A Tale of Two Conferences

Printer-friendly versionPrinter-friendly version
Mike Wood
Tamara Strumfeld with her two daughters, Bettina and Tilly
Tamara Strumfeld with
her two daughters,
Bettina and Tilly
Gary Deinstandt
Gary Deinstandt
Richard Keeler, Tonia Baney, Bob Solone
Richard Keeler, Tonia Baney,
and Bob Solone
Cristina Seaborn
Cristina Seaborn
Lee Armstrong
Lee Armstrong
Painting of Roselyn Armstrong by Tonia Baney
Painting of Roselyn Armstrong
by Tonia Baney
Bob Solone
Bob Solone

By Mike Wood, Urantia Foundation, Chicago, Illinois, United States

July was a busy month at Urantia Foundation. Besides hosting the regular quarterly meeting of the Board of Trustees, we also hosted a meeting of the Urantia Book Internet School Board of Directors just prior to the trustees’ meeting. But sandwiched around these two meetings were two conferences―one hosted by the Urantia Book Fellowship and the other by Urantia Association of the United States (UAUS) ―both of which gave me the opportunity to set up a display for selling discounted copies of The Urantia Book (including all of the translations) as well as a few study aids and workbooks, such as A Study of The Master Universe.

Summer Study Session, Northbrook, Illinois

First up was a short trip to Northbrook, Illinois, where the Fellowship held their Summer Study Session at Techny Towers Spiritual Retreat Center, a beautiful facility run by the Divine Word Missionaries. The conference theme was “Our Gift to God the Father: Service to the Supreme,” and it consisted of workshops during the day and plenary speeches in the evening. The outstanding group of workshop leaders are too numerous to mention but included presentations by Gard Jameson, Bobbie and Steve Drier, Barbara Newsom, David Kulieke, and Barry Clark.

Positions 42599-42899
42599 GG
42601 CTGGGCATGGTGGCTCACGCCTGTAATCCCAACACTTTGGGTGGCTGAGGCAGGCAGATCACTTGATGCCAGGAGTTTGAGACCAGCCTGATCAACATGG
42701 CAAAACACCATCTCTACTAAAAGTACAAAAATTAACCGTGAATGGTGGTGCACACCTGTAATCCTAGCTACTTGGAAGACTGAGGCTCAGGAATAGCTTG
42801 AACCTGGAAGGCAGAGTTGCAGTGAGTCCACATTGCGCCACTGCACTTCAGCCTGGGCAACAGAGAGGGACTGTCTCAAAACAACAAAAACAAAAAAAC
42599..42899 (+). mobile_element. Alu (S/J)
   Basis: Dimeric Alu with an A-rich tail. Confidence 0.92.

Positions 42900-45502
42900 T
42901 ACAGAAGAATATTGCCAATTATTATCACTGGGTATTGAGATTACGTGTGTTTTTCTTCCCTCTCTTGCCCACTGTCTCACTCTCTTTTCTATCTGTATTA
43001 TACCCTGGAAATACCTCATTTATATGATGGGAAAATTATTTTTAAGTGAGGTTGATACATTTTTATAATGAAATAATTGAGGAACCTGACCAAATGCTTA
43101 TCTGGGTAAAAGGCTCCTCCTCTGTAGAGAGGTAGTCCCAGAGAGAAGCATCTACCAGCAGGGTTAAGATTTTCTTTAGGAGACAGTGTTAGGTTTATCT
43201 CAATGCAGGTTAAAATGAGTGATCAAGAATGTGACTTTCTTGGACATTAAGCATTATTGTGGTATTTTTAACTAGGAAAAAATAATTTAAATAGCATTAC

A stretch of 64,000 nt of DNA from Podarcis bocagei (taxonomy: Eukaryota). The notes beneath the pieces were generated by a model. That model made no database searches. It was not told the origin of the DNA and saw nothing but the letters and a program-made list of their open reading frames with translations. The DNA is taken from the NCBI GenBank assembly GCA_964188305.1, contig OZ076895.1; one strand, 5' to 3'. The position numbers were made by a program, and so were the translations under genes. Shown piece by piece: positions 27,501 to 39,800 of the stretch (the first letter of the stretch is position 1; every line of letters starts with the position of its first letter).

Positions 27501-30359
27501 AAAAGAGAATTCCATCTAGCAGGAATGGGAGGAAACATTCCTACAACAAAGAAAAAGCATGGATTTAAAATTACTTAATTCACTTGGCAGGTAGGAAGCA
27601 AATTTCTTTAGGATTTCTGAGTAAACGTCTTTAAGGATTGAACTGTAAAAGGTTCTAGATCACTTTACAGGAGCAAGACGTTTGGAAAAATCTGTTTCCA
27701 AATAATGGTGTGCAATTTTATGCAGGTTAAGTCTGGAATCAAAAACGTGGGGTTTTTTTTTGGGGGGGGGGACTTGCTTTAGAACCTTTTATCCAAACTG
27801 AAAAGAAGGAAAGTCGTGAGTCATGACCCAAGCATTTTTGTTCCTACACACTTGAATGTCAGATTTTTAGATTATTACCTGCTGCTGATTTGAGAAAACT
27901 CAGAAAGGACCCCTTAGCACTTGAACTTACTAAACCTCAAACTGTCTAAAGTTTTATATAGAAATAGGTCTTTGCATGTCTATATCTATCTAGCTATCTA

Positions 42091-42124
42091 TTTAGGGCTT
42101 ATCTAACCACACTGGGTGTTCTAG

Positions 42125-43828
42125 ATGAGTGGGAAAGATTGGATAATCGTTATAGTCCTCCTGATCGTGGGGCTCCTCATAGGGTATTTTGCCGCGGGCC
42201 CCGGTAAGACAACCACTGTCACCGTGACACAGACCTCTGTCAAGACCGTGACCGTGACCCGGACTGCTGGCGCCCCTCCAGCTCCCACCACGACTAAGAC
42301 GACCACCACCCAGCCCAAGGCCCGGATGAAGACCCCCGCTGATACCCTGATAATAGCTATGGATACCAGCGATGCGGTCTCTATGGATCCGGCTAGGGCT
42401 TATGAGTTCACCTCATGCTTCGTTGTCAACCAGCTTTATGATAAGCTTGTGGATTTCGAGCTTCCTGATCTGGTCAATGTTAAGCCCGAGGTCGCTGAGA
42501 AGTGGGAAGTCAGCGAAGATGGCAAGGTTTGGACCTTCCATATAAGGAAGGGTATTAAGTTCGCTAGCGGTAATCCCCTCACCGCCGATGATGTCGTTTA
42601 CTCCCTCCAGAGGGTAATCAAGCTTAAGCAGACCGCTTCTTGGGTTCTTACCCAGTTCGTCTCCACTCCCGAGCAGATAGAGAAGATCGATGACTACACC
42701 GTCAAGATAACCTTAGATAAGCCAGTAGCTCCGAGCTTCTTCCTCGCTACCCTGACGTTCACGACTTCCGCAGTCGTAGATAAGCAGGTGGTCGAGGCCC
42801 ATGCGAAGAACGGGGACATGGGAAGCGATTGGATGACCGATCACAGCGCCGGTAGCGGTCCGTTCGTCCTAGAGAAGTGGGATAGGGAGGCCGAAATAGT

Perhaps the highlight of this very well-run event was the evening plenaries. The Foundation’s very own Tamara Strumfeld kicked off the first night with a wonderful and touching speech about practical living in ways that contribute to the Supreme. She included her thoughts about personal growth resulting from her experiences of being a mother for the last four years. After her talk, the running joke for the rest of the speakers was “how are you going to follow that?” Next up was Seth Wood who, in acknowledging Tamara’s speech, said that his main job was to lower the bar for Cristina Seaborn who was to follow him the next evening. Seth failed in that regard, as he delivered a wonderful talk in a speaking style somewhat reminiscent of Bill Sadler Jr. and Vern Grimsley. He wove inspiring quotes about loving one another, humorous stories of being a second generation reader, and anecdotes from his law practice into an inspiring speech that, if anything, raised the bar even higher.